Facebook's Sheryl Sandberg: targeted ads don't trample on privacy

Filed Under: Facebook, Featured, Privacy

Sheryl SandbergFacebook Bigwig Sheryl Sandberg wants us all to know that, targeted advertising or no, the Zuckerbergians are hovering over our private data like an anxious mother bird protecting her fluffy nestlings from voracious advertising raptors.

Anyway, that's the gist of what Sandberg said when BBC Breakfast asked the chief operating officer whether Facebook might lose users who don't like the "Big Brother" element of targeted advertising:

Privacy is of the utmost concern and importance to Facebook, and it's important to us that the people who use our service know that we are very protective of them. It is their data, they have control of it, they share it. When we are able to personalize ads, we are doing that without sharing their private data with any advertisers.

Facebook just marked its 10th anniversary, which we commemorated with an overview of 10 years of security and privacy thrills & chills.

During that time, it's worth noting, Facebook hasn't always protected us like fluffy fledglings. We've often felt more like hors d'ouevres. But I digress.

Sandberg's comments came after she spoke at the company's first European "SME client council", at the company's international headquarters in Dublin.

The council was set up to help Facebook executives and small businesses cooperate in improving links with social media and advertising.

Speaking to business executives from the UK and Ireland, Sandberg said that the missions of Facebook and small and medium-sized businesses are "inextricably tied" - easy to see, given how many companies communicate with their customers via Facebook.

From her BBC Breakfast interview:

We have 25 million small- to medium-sized businesses around the world that use our free products to set up a page and use it to reach their customers. So just as I can share with you if we're friends on Facebook, small businesses can reach their customers.

Sandberg also predicted a fast-approaching future in which the word "online" is going to seem rather quaint. We're getting to the point where we're always going to be online, she said.

Is that because Facebook plans to implant neural tubes?

No, not yet. Rather, it's because mobile phones are keeping us constantly plugged in, she said:

We're in the middle of the fastest adoption of disruptive technology we've ever seen, and that's the adoption of the mobile phone.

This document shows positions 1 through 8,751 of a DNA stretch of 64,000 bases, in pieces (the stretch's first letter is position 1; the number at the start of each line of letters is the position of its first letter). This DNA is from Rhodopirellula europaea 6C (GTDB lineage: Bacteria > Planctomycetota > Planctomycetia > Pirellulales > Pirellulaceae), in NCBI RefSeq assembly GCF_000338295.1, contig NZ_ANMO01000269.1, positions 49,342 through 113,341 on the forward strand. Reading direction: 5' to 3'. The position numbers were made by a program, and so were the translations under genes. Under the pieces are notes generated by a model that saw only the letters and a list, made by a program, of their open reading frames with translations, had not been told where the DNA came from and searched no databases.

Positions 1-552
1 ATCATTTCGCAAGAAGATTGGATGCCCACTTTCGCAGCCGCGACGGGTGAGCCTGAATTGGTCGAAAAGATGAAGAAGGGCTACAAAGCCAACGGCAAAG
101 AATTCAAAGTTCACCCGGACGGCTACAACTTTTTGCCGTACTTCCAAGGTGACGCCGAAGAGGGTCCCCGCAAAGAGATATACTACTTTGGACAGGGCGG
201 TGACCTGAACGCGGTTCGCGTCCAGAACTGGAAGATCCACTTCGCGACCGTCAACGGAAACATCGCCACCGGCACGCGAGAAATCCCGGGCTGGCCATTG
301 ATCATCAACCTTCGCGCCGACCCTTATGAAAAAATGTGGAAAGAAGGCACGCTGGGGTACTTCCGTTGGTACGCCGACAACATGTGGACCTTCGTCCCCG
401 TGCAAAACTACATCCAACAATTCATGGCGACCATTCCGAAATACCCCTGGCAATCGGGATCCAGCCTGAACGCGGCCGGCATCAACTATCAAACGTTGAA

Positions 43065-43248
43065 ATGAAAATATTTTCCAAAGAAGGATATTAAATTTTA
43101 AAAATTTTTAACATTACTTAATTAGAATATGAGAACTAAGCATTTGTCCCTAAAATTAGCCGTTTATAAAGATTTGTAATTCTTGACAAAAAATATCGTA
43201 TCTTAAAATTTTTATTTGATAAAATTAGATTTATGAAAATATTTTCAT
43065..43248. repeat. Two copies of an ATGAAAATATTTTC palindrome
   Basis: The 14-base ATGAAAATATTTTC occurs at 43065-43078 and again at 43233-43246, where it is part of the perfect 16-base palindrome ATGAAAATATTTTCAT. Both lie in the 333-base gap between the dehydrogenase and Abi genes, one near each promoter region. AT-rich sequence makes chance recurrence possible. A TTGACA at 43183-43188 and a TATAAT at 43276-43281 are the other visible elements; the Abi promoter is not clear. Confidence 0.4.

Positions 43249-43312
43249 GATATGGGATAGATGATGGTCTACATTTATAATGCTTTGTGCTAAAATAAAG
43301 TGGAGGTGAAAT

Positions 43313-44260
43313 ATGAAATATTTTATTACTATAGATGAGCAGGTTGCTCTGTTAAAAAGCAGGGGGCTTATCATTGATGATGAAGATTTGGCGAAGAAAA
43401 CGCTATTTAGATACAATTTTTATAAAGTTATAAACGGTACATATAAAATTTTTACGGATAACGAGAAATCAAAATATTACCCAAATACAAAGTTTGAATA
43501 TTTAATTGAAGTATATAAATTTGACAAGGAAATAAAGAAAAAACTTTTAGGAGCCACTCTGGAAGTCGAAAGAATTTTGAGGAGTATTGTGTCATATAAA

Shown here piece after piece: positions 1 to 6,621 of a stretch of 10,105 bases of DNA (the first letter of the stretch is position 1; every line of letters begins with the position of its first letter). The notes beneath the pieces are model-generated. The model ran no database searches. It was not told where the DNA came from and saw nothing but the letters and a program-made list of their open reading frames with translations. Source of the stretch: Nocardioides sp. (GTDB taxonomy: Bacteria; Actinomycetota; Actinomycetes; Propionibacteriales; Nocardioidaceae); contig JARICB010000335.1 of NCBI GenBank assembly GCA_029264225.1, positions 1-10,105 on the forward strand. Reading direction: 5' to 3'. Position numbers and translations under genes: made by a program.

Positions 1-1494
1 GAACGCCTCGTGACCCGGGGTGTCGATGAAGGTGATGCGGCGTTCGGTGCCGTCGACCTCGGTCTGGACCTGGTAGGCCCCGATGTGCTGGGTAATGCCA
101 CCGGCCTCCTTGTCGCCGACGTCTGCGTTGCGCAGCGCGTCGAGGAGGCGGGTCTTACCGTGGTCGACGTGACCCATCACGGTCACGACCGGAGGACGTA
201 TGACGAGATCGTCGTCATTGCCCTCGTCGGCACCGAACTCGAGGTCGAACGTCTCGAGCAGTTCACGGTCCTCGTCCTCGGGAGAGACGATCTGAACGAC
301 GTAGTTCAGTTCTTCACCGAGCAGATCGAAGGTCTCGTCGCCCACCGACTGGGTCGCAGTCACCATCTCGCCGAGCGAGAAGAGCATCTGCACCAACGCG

The word 'online' is getting to be an old-fashioned word. We're all going to be connected all the time.

This is a good thing, she said.

Being active on Facebook means people have a good chance of having stronger personal relationships, because they're able to use technology "for something that matters to them."

And here is where we hand over the megaphone - well, OK, the comments section - to our many readers who won't touch Facebook with a 10-foot pole.

Do you lack strong personal relationships because of your lack of Facebook? Do you feel that you still manage to use technology in a meaningful way?

We'd love to hear your thoughts.

Also, for those of you who are on Facebook, we say Lean In - to security! If you like Naked Security's Facebook page you'll be able to share information on threats and discuss the latest security news, be it malware, privacy or targeted ads.

We don't target you for advertising - just for security news!

Image of Sheryl Sandberg by cellanr [CC-BY-SA-2.0], via Wikimedia Commons

, ,

You might like

12 Responses to Facebook's Sheryl Sandberg: targeted ads don't trample on privacy

  1. Star · 190 days ago

    Facebook Ad security goes as low as this:

    While fooling around on my news feed the other day, I realised that the Ad side bar was displaying Amazon Offers for the last items I had viewd.
    Not on plain text, but as a clickable image.
    I have never connected Amazon and Facebook accounts, so it is almost like facebook got access to Amazon's cookies!
    And even if this is not true and Facebook simply allowed Amazon to display a targeted ad there, there is ABSOLUTELY NO guaranty that Facebook can't OCR that image and see what I've been looking for on Amazon!
    This was a huge shock to realise.

    • ...or Amazon knows, and is serving targeted content for you via Facebook. Occam's Razor, mate.

    • LonerVamp · 190 days ago

      To be fair, that's probably actually Amazon mining your data. The Facebook ad slot probably points over to Amazon. And Amazon happily will email updates on and display ad banners for recently searched-for items or things you may like based on your previous purchases or browsing.

      It makes for interesting days at work, if you happen to go to Amazon the day after shopping for some intimate bits while coworkers are around.

      Little is sacred in the pursuit of profits (especially for public companies) when there is no transparency.

    • What you're seeing is most likely Facebook's trackers on Amazon's pages recognising you because you're currently logged into your Facebook profile. They can then record which pages you were visiting, and then pop up a reminder on Facebook on the off-chance that you browsed but didn't buy.